, 80 NY2d 959). That having been said, however, the violation of
such a safety regulation, does not establish negligence as a matter of law, but
rather is merely some evidence of negligence for the fact-finder to consider
along with any other relevant evidence. (Allen v Cloutier Constr. Corp.
44 NY2d 290; Long
, 55 NY2d at 159; Rizzuto v Wenger Contr. Co.,
NY2d 343, 349; Daniels v Potsdam Cent. School Dist
., 256 AD2d 897). As
such, comparative negligence is a defense to a Labor Law 241 (6) cause of
action. (Keleher v First Presbyt. Church of Lockport
, 158 AD2d 946,
75 NY2d 947). In this case, Claimant sought at trial to
prove that his injuries were proximately caused by the State's violation of 12
NYCRR 23-9.6 (b) (1) ("Aerial basket safeguards"); while the State raised in
defense the issue of the applicability of 12 NYCRR 23-9.6 (e) (3) ("Aerial
basket operation"). This Court had also previously found a question of fact
relative to the applicability of 23-9.6 (e) (8) ("Aerial basket operation").
(Schutt v State of New York
, Ct Cl, September 27, 2002, Lebous, J., Claim
No. 105405, Motion Nos. M-65690, CM-65721, p 15 [UID No. 2002-019-568]).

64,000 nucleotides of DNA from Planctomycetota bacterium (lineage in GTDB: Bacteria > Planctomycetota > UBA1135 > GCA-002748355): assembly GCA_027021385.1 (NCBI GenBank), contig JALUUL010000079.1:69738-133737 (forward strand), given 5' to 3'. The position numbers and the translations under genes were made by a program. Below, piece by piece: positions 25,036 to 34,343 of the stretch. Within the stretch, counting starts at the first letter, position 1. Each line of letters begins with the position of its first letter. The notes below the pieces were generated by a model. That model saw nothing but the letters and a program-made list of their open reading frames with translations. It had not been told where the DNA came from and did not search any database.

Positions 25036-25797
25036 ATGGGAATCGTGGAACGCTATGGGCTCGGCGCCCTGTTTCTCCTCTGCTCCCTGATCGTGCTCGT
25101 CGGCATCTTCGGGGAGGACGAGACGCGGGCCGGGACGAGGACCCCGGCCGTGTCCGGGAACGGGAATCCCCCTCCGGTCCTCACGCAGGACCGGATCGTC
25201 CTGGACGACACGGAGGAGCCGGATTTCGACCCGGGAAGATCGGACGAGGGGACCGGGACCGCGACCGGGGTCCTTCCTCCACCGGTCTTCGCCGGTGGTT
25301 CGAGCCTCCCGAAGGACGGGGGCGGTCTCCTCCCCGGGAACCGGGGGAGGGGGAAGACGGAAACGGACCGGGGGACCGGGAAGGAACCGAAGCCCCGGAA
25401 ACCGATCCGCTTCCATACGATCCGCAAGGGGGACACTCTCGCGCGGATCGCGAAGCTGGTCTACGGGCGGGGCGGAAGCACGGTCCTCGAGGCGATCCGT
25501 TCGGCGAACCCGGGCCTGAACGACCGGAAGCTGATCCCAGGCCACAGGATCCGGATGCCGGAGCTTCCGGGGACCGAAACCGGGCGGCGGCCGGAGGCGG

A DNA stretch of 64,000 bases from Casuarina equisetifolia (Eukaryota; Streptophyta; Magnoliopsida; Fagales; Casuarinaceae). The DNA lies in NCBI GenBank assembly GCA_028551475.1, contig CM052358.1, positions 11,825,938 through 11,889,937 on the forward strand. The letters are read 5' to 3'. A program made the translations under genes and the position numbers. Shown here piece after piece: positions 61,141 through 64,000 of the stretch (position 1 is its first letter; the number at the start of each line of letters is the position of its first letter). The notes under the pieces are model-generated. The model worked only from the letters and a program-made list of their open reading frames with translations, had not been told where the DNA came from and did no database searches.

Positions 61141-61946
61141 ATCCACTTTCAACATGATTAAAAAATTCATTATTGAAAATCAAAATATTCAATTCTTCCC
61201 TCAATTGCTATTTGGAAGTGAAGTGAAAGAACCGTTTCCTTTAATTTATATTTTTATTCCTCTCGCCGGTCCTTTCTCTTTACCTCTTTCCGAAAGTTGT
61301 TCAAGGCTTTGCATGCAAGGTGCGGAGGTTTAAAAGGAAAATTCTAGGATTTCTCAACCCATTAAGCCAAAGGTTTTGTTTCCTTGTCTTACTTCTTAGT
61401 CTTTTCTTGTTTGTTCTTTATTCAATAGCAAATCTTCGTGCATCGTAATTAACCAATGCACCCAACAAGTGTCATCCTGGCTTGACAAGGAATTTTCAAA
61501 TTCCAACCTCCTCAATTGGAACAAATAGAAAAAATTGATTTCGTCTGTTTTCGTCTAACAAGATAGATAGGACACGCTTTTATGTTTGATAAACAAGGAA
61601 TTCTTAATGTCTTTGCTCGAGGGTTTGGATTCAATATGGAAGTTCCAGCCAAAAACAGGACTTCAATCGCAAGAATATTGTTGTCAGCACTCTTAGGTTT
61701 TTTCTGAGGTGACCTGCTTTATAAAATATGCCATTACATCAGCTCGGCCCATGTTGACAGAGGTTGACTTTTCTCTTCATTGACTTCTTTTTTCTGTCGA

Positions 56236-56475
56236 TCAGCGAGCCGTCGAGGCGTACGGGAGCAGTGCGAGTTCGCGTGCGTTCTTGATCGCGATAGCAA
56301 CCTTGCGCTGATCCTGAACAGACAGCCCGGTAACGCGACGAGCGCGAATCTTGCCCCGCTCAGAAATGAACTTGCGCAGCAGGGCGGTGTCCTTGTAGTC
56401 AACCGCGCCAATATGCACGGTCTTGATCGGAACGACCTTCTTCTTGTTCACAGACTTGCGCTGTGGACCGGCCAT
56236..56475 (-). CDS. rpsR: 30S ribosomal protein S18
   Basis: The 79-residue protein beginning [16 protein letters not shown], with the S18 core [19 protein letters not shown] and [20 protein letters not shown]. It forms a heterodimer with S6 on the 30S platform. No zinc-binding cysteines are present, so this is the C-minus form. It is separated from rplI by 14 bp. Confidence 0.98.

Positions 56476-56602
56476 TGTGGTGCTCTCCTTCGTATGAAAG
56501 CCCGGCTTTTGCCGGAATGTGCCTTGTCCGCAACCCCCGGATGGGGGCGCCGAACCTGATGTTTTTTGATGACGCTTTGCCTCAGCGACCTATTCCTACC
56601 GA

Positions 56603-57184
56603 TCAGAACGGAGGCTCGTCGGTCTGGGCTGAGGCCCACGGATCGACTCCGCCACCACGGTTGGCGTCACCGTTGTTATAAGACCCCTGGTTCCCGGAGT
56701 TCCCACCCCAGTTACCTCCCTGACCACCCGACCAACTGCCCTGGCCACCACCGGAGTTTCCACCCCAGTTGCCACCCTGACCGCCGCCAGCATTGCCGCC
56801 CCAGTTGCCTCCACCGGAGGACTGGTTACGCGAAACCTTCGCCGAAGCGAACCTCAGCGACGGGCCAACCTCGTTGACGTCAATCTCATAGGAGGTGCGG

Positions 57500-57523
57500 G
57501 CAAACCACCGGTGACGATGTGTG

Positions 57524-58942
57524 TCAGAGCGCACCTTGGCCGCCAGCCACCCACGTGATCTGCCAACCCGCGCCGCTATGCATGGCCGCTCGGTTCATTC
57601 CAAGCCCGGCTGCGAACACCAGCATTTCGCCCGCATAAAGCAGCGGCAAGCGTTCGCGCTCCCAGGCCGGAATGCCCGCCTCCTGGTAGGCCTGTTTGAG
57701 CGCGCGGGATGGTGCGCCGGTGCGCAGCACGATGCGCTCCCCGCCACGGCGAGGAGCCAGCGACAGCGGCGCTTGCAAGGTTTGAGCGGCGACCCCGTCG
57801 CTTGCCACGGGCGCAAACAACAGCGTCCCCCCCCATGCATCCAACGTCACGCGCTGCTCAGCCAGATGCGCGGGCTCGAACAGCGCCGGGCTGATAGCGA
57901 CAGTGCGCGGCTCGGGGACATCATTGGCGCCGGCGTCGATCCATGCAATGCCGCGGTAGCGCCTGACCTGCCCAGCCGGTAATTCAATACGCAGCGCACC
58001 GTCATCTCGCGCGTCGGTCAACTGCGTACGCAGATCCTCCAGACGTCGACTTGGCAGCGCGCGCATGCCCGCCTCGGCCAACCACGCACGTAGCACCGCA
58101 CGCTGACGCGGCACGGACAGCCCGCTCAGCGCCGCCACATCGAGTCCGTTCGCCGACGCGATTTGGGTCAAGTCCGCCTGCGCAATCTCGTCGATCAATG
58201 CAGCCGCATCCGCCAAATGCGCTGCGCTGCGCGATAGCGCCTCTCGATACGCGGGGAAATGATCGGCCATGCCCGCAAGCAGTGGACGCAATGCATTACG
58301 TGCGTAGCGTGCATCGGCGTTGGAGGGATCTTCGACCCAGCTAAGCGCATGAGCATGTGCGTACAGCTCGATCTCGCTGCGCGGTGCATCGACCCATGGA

Industrial Code 23-9.6 (b) (1)
Industrial Code 23-9.6 (b) (1) states "[w]here aerial basket controls are so
located that they may come into contact with obstructions, such controls shall
be protected by guarding or equivalent protection shall be provided."
It is undisputed that there is a safety rail present around the control panel
of this Genie. However, Claimant argues that Labor Law 241 (6) requires that
"equipment" at the work site "must be reasonable and adequate under the
particular circumstances". (
Rizzuto v Wenger Contr. Co.
, 91 NY2d 343, supra
alleges that the use of the basket in the method advocated by Tioga was not
reasonable and adequate under the particular circumstances
in view of the
incredibly delicate procedure that had to be performed as described hereinabove.
Claimant contends that the levers themselves were not protected by any guarding
or equivalent protection. The Court agrees. While this Genie is apparently
safe when used for its intended purpose as an aerial lift it becomes unsafe when
misused as a wedge to be jammed under and against steel beams - as in the case
at hand. When used under these circumstances the railing does not provide